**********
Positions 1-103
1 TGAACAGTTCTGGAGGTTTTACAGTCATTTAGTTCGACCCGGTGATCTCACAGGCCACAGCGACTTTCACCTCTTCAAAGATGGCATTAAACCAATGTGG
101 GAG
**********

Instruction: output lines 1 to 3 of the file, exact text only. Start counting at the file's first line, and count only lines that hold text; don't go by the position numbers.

Positions 1-103
1 TGAACAGTTCTGGAGGTTTTACAGTCATTTAGTTCGACCCGGTGATCTCACAGGCCACAGCGACTTTCACCTCTTCAAAGATGGCATTAAACCAATGTGG
101 GAG